SG Calls For Strike: “Meet Three Demands, Else VC Must Resign”

– Edict News Staff

The Student Government, on 19th March, called for “a boycott of all classes on Monday and Tuesday” (22nd and 23rd March) to push for three demands that were made in the wake of resignations by Prof. Pratap Bhanu Mehta and Prof. Arvind Subramanian earlier this week. These demands are: an unconditional offer and apology to both professors, divesting the founders of their administrative authority, and a meeting with the founders. During a meeting on 19th March, the SG also voted and passed a conditional demand, seeking the VC’s resignation if proper action is not taken to fulfill the students’ three demands.

At 1:30 PM on the same day, students on campus gathered in the atrium to voice these demands, in light of news published about Prof. Mehta’s resignation letter. Contrary to Vice-Chancellor Malabika Sarkar’s categorical denial of Prof. Mehta’s resignation being anything but for “personal reasons,” it was reported by NDTV that there was a political element. “After a meeting with Founders it has become abundantly clear to me that my association with the University may be considered a political liability,” Prof. Mehta wrote in his widely circulated resignation letter, which was not made public by the university due to “confidentiality.”

The past two days saw an immense outpouring of support and solidarity for the professors. The Ashokan community collectively mobilised to demand answers from the Vice-Chancellor and the Founders with regard to the conspicuous nature of Prof. Mehta’s sudden resignation. Students present at the atrium sit-in expressed their anger at the lies and deflection of the Vice-Chancellor in the last meeting, arguing that the “VC has not taken accountability.” A suggestion to attend Prof. Mehta’s 2:50 PM class on Monday was proposed and accepted as a sign to show solidarity.

Many calls for deepening democracy and large-scale structural reforms were made, with the only faculty member who was present urging students “to not be limited by the facade of democracy,” and reimagine the way it currently functions within the walls of Ashoka. They encouraged students to rely on their own strength, communication, and dialogue to propel this movement forward, rather than seek the approval of faculty who remain “dated and tied down” by many strings.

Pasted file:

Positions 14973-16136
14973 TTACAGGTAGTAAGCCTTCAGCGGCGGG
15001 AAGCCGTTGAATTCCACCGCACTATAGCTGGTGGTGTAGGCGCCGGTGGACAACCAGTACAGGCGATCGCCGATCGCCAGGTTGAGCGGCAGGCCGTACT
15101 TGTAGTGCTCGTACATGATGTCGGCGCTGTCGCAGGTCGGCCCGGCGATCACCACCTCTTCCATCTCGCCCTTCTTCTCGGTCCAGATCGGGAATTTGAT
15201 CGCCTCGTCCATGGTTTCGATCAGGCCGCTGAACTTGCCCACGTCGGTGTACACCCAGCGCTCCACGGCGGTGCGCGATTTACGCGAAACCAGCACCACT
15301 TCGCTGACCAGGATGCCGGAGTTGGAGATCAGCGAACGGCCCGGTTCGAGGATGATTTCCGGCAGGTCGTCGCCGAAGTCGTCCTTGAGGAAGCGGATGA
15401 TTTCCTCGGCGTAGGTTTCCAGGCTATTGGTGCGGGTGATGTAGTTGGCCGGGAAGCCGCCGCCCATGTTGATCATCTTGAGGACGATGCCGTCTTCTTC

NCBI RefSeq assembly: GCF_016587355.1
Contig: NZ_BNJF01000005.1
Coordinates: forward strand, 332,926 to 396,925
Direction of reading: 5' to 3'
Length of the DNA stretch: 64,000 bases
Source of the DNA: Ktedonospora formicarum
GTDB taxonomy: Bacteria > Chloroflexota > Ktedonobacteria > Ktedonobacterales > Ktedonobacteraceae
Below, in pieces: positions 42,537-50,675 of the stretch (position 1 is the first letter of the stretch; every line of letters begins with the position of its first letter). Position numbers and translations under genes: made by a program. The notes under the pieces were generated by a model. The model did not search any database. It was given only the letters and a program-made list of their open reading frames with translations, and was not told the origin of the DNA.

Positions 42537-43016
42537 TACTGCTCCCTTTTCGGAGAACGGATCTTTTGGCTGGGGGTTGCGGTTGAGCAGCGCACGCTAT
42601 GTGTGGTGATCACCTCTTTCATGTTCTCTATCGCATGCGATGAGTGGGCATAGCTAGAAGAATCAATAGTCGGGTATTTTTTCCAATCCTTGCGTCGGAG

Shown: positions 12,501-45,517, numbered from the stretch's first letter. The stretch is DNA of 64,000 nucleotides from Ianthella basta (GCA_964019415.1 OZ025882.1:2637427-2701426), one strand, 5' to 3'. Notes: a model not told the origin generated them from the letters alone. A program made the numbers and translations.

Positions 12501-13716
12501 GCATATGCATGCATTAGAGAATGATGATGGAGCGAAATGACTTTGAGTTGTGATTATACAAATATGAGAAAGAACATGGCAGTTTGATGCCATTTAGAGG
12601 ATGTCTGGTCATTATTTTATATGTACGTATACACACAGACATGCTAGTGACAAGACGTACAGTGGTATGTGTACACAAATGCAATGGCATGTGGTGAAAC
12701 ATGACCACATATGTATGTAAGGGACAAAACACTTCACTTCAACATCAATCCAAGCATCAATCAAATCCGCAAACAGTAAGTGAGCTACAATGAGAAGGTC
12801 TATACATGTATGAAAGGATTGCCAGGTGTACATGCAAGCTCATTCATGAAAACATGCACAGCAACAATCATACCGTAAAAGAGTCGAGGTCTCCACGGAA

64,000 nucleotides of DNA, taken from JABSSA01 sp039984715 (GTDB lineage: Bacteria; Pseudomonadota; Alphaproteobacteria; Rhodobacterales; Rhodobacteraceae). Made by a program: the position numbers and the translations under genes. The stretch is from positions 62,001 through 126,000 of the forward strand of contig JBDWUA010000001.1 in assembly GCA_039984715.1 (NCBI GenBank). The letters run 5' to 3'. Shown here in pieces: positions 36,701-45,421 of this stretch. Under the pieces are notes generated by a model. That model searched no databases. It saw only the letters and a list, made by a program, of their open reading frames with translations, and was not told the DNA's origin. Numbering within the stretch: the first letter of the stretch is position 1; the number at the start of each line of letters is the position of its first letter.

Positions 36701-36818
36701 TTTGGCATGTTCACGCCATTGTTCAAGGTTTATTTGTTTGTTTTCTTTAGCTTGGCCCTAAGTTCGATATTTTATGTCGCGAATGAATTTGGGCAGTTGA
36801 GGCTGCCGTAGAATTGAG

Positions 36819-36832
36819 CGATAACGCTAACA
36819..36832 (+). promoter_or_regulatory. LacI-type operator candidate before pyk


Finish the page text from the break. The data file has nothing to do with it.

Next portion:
Students who spoke expressed deep anxiety and frustration, raising a number of important queries. One asked “Why are founders speaking directly to faculty?”, shocked that the Vice Chancellor and other members of the admin are not involved in issues that directly concern them, and the functioning of academics on campus. “What is the role of senior academic membership in this university if tenured professors can be forced to resign?”, voiced another, amplifying concerns regarding the significance of seniority as students are now worried about the position this puts junior faculty in. One pondered whether “we are here because of something that happened four years ago”, suggesting that this is a consequence of past inaction and “not an isolated event.”

Optimistically, students present also asserted their rights and urged their peers to think of themselves not as victims of this institution but the very makers of it. They said that students are ultimately responsible for the greater outcomes of this university’s education, taking forward all the skills, knowledge, and values they acquire into the outside world. They implored fellow students to be more invested in the future of this university, asking if professors will teach with the same academic liberty and “whether future students will get to sit in the same classrooms as us.”

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